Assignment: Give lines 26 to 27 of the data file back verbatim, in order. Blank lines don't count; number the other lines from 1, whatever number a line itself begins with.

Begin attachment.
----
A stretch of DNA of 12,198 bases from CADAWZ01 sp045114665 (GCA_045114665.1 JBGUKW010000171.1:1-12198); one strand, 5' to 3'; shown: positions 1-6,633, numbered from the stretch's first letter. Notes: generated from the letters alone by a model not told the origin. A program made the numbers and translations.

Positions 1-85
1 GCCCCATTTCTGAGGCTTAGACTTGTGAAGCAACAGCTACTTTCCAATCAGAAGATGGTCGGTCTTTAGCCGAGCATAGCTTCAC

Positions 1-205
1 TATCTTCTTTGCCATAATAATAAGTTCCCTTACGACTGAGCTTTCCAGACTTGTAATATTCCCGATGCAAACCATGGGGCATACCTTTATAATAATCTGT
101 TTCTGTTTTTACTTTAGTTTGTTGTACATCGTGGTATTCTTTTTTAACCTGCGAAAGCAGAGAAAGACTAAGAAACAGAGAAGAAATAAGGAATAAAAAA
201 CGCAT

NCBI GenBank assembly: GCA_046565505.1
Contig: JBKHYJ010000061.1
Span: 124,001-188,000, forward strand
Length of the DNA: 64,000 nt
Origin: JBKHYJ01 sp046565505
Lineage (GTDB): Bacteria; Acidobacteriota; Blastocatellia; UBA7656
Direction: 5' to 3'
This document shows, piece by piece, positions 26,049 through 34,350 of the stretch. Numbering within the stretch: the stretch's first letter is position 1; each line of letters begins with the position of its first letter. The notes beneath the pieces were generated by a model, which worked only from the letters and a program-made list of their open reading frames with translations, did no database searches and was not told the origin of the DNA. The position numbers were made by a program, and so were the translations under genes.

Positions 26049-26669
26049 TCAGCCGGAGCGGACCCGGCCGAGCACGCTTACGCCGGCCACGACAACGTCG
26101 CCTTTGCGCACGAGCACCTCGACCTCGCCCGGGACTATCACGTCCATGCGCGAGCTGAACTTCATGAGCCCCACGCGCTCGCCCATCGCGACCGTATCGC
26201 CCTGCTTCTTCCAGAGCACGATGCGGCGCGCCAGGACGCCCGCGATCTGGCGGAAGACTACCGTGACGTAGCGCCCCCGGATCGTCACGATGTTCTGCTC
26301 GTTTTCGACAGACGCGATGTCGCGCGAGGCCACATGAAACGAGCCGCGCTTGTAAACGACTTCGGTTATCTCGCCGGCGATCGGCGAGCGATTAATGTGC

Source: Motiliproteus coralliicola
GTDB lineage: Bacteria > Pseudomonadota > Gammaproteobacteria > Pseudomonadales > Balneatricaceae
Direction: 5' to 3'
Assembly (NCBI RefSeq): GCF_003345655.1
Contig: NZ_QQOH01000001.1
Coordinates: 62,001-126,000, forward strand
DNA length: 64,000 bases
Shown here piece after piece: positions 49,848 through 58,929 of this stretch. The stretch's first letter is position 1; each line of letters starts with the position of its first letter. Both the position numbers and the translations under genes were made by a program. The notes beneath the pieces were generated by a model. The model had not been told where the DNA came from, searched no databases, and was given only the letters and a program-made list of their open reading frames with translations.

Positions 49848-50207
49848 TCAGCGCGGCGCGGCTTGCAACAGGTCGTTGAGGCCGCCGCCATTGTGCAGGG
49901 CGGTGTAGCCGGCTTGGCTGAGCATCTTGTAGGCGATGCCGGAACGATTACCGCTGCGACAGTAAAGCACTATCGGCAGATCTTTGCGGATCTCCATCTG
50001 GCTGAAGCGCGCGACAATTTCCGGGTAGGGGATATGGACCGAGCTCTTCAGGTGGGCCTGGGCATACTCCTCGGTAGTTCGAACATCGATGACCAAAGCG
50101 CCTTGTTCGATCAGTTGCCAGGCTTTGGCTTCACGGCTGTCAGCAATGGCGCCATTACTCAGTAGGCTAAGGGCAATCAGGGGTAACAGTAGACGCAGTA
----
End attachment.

Coordinates: 62,001-126,000, forward strand
DNA length: 64,000 bases